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Aldermen To Introduce Ordinance To Force Removal Of Police Officers From Chicago Public Schools

CHICAGO (CBS) -- A trio of aldermen plan to introduce an ordinance this week that would require the Chicago Police Department to cancel its contract with the Chicago Public Schools, and therefore remove officers from school buildings.

The "Police Free Schools Ordinance" would require CPD to terminate its $33 million contract to provide police officers as security at CPS buildings within 75 days.

"The presence of Chicago police inside of schools creates dangerous conditions for students that have led to the criminalization, mass incarceration, harassment, death, and heinous use of force against Brown and predominantly Black students," the proposed ordinance states.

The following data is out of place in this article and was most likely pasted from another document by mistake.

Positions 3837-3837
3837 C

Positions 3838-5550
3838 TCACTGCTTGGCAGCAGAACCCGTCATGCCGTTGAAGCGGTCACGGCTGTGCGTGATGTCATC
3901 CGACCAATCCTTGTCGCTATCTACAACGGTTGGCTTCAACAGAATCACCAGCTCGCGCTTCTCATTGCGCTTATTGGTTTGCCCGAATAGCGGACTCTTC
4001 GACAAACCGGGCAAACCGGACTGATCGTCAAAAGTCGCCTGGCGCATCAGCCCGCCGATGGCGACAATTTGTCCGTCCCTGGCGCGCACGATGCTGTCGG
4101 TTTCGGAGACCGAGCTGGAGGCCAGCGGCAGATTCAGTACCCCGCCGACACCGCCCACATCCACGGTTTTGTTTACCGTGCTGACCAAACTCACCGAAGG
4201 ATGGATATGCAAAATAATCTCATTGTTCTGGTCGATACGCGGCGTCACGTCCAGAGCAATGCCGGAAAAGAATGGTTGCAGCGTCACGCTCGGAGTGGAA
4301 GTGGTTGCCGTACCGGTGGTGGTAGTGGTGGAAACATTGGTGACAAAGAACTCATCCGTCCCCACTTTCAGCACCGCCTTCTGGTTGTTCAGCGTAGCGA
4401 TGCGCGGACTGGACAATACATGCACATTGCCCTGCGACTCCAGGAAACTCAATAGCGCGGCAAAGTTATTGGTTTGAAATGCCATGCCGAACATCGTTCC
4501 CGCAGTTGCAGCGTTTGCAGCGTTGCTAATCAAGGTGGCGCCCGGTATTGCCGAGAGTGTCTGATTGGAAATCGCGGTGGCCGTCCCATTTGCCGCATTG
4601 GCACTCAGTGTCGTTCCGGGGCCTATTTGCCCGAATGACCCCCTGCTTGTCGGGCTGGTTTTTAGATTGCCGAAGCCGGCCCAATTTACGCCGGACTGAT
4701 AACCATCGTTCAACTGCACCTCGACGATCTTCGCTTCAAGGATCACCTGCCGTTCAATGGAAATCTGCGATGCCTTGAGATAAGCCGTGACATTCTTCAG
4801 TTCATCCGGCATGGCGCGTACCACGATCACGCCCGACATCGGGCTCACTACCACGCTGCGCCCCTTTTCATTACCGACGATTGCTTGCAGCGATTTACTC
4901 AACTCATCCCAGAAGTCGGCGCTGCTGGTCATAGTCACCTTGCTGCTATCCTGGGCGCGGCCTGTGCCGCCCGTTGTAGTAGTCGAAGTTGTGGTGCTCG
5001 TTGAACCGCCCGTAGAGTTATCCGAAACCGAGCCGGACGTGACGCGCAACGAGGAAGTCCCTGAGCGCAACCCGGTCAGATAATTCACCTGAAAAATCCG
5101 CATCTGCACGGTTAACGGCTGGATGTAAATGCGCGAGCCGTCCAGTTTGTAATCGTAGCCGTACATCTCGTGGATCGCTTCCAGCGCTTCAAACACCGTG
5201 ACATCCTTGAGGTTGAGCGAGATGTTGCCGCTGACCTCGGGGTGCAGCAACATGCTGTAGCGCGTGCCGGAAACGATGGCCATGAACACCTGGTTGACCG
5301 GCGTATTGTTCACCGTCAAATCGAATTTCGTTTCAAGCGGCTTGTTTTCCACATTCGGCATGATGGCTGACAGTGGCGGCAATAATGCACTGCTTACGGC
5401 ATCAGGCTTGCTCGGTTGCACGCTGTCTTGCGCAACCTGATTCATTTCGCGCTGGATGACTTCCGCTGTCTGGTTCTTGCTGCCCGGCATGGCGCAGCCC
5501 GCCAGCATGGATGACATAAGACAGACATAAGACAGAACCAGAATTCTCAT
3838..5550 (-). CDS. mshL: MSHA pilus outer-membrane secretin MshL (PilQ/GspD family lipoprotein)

The ordinance's sponsors -- Ald. Roderick Sawyer (6th), Ald. Jeanette Taylor (20th), and Ald. Carlos Ramirez-Rosa (35th) -- said the money spent on police officers at schools would be better used for social services for students.

"For years parents, teachers and students have questioned why police are in schools," Taylor said in a statement. "The trauma and harm that was done by this practice can never be erased. The money we spend on CPD in CPS can be used for a nurse, counselor, and real restorative justice programs that our students will need once returning to school."

The ordinance's sponsors plan to introduce it at Wednesday's City Council meeting, but it's unclear how much support it has from the rest of the council.

The proposal comes less than two weeks after Mayor Lori Lightfoot said she had no plans to remove police officers from the public schools.

Without the mayor's backing, sponsors would need to gather at least 34 votes in favor of the ordinance in order to pass it with enough support to override an almost certain veto.


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